Tuesday, 4 February 2014

Questions (388, 397)

Michelle Mulherin

Question:

388. Deputy Michelle Mulherin asked the Minister for Communications, Energy and Natural Resources the way he expects the new climate change package just unveiled by the European Commission to impact on the Government's renewable energy policy; and if he will make a statement on the matter. [5173/14]

View answer

Luke 'Ming' Flanagan

Question:

397. Deputy Luke 'Ming' Flanagan asked the Minister for Communications, Energy and Natural Resources his proposals for the next gate to facilitate connection of renewable energy sources to the national electricity grid in view of the decision by the EU to set one overall target of 27% for renewable energy for the entire EU area; his proposals for the way in which he will interpret this target; the likely target in percentage terms; if he will provide a breakdown of the way this will be divided up between electricity, thermal and transport; and if he will provide an indication as to when his Department will be in a position to set the new national targets for renewable energy; and if he will make a statement on the matter. [5285/14]

View answer

Written answers (Question to Communications)

I propose to take Questions Nos. 388 and 397 together.

The Government’s overriding energy policy objective is to ensure competitive, secure and sustainable energy for society and for the economy. Renewable energy has a critical role to play in regard to each element of this objective.

I welcome the recognition in the European Commission’s proposals for a 2030 Climate and Energy policy framework that renewable energy has an important contribution to make to the 2030 goals. Not only is the renewable energy sector of key importance in the context of how we reach overall climate change objectives, it also provides a real, and sustainable, economic opportunity for Ireland, both in terms of providing a secure, indigenous source of energy, and potentially as a clean export.

The Commission's proposals are an important milestone in a complex policy development process that spans two major EU policy areas. Considerable analysis is now required to ensure that the framework allows for action that is cost effective and does not place a disproportionate burden on EU energy consumers.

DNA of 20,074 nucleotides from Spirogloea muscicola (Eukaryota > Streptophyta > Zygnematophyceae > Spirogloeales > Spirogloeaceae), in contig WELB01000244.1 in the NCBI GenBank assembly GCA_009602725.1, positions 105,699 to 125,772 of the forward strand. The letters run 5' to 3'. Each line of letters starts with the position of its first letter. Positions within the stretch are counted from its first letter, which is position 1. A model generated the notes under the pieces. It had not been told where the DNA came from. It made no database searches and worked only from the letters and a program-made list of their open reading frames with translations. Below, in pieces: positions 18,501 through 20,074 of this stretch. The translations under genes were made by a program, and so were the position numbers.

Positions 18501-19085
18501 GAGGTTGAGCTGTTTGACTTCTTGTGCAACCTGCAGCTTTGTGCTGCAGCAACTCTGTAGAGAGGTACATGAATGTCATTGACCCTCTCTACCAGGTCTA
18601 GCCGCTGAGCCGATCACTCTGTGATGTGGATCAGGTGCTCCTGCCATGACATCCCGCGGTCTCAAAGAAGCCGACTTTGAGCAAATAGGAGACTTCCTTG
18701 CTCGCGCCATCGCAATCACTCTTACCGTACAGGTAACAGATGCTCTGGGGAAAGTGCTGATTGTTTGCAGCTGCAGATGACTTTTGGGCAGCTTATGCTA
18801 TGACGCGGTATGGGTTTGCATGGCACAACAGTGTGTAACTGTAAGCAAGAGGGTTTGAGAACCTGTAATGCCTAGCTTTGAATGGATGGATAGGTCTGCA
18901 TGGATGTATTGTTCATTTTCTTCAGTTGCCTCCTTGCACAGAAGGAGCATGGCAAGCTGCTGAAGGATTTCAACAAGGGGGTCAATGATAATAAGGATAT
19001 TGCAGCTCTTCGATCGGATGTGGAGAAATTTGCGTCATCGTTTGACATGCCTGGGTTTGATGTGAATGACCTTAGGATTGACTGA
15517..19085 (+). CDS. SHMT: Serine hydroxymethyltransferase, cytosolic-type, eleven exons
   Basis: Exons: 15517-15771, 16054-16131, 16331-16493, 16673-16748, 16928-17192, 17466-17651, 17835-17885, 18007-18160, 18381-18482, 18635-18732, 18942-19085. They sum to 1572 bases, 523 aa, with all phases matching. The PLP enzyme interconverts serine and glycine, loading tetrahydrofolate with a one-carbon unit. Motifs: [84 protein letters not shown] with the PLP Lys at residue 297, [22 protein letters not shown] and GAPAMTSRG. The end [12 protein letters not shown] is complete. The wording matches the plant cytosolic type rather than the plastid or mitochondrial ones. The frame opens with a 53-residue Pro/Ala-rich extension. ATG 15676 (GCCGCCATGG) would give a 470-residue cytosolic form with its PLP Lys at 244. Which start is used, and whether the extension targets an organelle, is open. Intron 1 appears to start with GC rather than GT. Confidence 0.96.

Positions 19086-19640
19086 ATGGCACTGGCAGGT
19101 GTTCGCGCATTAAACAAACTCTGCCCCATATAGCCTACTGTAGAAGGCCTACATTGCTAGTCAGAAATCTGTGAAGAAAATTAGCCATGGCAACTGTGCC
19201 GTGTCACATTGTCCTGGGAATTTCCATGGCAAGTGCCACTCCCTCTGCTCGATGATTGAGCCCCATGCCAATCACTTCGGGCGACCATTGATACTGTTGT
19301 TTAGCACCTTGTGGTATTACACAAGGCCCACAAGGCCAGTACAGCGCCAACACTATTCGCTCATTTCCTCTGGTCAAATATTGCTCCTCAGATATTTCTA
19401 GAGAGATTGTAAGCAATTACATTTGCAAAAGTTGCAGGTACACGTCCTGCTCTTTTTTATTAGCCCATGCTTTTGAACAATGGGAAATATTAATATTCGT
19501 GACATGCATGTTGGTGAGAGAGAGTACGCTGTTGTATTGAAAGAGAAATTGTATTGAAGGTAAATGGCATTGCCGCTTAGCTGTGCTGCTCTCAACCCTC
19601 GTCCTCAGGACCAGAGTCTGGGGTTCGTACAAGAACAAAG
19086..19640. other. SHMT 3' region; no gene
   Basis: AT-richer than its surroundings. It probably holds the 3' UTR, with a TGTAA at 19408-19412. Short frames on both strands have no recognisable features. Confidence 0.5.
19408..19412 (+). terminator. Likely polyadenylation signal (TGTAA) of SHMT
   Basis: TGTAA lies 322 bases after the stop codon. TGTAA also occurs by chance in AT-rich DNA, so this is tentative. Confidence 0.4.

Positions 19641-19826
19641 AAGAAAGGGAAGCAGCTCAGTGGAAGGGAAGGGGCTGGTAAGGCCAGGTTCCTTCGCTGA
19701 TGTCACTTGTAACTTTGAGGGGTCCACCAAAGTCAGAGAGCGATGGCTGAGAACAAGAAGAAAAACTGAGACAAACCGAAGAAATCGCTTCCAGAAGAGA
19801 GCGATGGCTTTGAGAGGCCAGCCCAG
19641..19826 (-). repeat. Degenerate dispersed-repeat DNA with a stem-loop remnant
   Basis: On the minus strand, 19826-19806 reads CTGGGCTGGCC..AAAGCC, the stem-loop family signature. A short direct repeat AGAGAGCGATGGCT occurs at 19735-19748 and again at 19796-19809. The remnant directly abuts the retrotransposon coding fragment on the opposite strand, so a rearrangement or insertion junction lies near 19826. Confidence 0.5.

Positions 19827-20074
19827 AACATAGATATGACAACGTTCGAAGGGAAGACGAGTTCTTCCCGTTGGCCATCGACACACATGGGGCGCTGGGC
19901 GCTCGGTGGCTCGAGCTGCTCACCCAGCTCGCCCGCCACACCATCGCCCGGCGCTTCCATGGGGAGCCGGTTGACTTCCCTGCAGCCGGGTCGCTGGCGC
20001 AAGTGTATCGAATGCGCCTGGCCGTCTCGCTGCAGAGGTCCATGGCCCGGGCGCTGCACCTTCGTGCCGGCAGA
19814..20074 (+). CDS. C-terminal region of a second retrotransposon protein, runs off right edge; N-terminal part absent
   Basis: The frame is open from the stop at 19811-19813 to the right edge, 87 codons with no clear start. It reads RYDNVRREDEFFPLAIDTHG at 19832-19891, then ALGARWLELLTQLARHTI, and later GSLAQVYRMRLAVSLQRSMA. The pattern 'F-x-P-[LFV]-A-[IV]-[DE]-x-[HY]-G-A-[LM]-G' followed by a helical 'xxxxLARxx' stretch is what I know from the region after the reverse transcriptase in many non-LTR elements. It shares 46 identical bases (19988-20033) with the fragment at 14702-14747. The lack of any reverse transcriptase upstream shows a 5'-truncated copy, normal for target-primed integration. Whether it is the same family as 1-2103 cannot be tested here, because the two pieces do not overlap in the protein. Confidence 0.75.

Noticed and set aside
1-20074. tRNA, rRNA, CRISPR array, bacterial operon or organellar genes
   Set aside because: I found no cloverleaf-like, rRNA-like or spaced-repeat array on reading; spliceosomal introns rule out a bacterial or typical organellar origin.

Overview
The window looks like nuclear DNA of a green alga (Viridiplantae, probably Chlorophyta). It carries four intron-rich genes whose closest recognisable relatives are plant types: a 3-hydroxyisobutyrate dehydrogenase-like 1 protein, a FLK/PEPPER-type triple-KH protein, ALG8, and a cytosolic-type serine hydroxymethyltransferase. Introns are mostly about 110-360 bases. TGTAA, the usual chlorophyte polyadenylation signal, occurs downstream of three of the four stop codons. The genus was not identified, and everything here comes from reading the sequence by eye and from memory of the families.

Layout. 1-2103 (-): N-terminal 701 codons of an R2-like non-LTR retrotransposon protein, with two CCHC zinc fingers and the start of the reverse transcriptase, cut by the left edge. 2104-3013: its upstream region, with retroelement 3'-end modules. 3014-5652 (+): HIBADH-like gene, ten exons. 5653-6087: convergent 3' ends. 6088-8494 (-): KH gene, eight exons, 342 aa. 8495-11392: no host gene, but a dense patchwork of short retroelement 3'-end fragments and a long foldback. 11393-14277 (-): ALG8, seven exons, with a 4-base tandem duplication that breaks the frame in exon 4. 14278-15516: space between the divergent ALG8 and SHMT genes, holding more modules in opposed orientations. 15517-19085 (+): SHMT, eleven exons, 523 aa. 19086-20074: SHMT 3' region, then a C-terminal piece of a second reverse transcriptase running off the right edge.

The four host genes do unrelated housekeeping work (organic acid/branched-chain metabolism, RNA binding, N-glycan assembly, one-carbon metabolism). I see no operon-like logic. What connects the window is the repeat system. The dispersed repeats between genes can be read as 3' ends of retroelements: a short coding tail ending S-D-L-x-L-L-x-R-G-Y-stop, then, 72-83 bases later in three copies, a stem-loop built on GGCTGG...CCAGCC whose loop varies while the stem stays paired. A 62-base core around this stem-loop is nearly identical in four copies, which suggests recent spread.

My Department will, over the coming months, work closely with other government departments in Ireland and with our European partners to establish the scale of the contribution Ireland should make to the achievement of the EU-wide binding target for renewable energy of at least 27% in 2030. The development of a new governance system as proposed by the Commission will also be part of this work and the Commission's forthcoming guidance on this will also need to be examined in due course.

In the meantime, the Government is fully committed to the delivery of the existing target of 16% of energy coming from renewable sources by 2020. In 2012, 19.6% of electricity demand was met by renewable generation, with 5.2% of heat and 2.4% of transport energy requirements coming from renewable sources. Overall, at the end of 2012, 7.1% of our energy was provided from renewable sources. It is critical that every effort is maintained if we are to reach the 16% target for 2020, as it will provide the basis for reaching our 2030 objectives.

The Commission for Energy Regulation, CER, has oversight of the process for connecting generators, both renewable and non-renewable, to the Grid. I understand that the CER is currently reviewing the situation regarding the most recent Gate process, Gate 3, and expects to publish a public consultation paper regarding connections later this year. This process will take account of Government energy policy.